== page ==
I also get them for my college loans that are over paid and fake collection agency calls relating to the car loan and student loans as well.
I know my email address got out during college several years ago during one of those "accidental" records leaks every single college has every year.:mad:

It was the only time I ever used my full spelling of my middle name on anything. Every scam email and phone call uses my middle name.
My college loans did not actually have my full spelled middle name on them so that how I determined where it got out and likely which scammers have gotten it.

After a while I really dont care any more.
 

Torben

Well-Known Member
It's just about the oldest trick in the book. Google 'phishing'. It's evil but with the volume of spam these asshats send out, even a 0.001% return rate is worth it.


Torben
 

Mikebits

Well-Known Member
It's just about the oldest trick in the book. Google 'phishing'. It's evil but with the volume of spam these asshats send out, even a 0.001% return rate is worth it.


Torben


True, and it is usually the elderly and less computer literate that fall prey. My father has dementia and my sister has to constantly monitor his email. Sounds wrong, but my dad needs watching over these days...:(
 

Torben

Well-Known Member
True, and it is usually the elderly and less computer literate that fall prey. My father has dementia and my sister has to constantly monitor his email. Sounds wrong, but my dad needs watching over these days...:(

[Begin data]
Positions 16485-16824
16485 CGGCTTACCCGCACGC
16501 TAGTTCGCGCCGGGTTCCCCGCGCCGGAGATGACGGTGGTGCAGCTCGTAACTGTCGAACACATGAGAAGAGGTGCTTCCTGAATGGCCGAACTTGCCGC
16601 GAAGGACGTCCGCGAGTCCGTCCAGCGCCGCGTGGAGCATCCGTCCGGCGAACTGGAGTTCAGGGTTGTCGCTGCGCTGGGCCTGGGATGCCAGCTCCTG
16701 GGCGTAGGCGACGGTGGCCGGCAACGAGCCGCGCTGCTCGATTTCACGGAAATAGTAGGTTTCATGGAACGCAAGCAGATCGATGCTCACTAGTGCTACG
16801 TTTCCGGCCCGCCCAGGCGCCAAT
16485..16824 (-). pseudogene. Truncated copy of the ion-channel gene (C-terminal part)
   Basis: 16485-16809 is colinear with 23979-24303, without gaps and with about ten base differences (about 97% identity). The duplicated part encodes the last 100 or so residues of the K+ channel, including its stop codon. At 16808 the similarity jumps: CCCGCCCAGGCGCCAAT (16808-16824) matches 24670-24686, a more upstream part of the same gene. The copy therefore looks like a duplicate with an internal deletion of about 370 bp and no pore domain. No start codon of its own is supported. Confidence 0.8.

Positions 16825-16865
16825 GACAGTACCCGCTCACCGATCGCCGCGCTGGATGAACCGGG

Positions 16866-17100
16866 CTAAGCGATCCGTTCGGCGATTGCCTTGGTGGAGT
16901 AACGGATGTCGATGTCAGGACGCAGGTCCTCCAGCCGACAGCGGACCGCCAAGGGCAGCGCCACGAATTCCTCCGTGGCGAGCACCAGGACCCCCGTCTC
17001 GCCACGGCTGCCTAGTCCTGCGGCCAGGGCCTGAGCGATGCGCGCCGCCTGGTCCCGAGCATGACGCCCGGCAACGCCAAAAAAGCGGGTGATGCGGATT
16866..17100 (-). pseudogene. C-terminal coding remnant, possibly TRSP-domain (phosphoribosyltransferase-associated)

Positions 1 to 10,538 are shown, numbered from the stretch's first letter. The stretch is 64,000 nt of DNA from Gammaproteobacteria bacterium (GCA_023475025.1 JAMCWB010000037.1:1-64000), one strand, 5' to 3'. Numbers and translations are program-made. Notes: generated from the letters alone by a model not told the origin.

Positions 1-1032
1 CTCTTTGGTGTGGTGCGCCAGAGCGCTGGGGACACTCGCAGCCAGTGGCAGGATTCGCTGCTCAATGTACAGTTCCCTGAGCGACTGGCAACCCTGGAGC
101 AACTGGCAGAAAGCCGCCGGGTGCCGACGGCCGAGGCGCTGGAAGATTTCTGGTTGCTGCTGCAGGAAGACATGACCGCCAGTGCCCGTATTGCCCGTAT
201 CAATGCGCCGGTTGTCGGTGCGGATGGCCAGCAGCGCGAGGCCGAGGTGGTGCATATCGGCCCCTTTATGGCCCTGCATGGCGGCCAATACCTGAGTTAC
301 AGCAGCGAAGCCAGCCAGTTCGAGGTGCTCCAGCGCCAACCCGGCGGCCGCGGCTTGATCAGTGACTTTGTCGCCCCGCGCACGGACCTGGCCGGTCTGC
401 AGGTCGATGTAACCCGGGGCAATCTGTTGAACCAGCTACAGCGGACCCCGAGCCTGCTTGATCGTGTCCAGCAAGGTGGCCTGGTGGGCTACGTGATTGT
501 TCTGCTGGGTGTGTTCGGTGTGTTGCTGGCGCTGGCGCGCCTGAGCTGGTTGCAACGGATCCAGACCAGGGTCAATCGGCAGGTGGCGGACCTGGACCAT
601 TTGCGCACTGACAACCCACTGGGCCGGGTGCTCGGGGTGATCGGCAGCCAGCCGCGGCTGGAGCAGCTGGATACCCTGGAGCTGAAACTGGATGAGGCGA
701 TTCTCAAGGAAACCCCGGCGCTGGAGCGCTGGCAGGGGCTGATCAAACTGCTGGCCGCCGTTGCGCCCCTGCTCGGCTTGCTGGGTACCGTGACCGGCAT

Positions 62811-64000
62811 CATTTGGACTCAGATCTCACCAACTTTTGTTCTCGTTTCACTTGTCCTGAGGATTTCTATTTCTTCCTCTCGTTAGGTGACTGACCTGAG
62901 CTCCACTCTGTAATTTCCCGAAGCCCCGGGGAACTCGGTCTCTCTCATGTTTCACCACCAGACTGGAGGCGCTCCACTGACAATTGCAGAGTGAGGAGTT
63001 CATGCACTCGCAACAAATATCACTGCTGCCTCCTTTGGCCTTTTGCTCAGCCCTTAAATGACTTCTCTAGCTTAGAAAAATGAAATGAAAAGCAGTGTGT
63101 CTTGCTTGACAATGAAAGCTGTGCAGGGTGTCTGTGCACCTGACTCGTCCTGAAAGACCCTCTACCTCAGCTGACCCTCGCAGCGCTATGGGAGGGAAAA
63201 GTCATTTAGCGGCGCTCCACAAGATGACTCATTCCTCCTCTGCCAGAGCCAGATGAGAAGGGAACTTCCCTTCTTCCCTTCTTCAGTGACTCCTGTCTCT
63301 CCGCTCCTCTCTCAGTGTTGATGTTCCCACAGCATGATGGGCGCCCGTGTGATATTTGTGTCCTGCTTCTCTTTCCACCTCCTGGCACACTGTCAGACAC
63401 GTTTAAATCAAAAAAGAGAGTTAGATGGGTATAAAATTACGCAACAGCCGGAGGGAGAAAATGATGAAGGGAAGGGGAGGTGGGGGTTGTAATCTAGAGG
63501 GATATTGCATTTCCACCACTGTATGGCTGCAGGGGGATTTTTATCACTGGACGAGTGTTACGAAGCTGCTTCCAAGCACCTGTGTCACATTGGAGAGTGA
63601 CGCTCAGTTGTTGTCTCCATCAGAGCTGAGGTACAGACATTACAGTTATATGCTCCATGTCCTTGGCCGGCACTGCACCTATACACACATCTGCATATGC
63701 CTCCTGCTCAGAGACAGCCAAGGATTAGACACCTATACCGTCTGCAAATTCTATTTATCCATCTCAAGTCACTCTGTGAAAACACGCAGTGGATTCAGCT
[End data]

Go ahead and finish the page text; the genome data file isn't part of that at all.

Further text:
It's not wrong, it's sad. I don't mean in a pathetic, pitying way--more that it's sad that there are actually people who will actively prey on people in your dad's state, or even just on those who aren't facing problems like dementia, but are simply naive.

It used to make me angry. Now I think I'm mostly just numb. That's sad too.


Torben
 

Mikebits

Well-Known Member
It's not wrong, it's sad. I don't mean in a pathetic, pitying way--more that it's sad that there are actually people who will actively prey on people in your dad's state, or even just on those who aren't facing problems like dementia, but are simply naive.

It used to make me angry. Now I think I'm mostly just numb. That's sad too.


Torben

I get your meaning, and I think all the countries on this planet should come to an agreement and create a world internet police force to bust these creeps. Something like interpol. I dunno, but these parasites need a good dose of some sort of anti-parasitic pesticide. Harsh maybe, but just look at the victims of these locus predators.
 

Hero999

Banned
It's phishing and is pretty common.

Notice how it's from paypal@ntl.service.com, not from the real PayPal email address?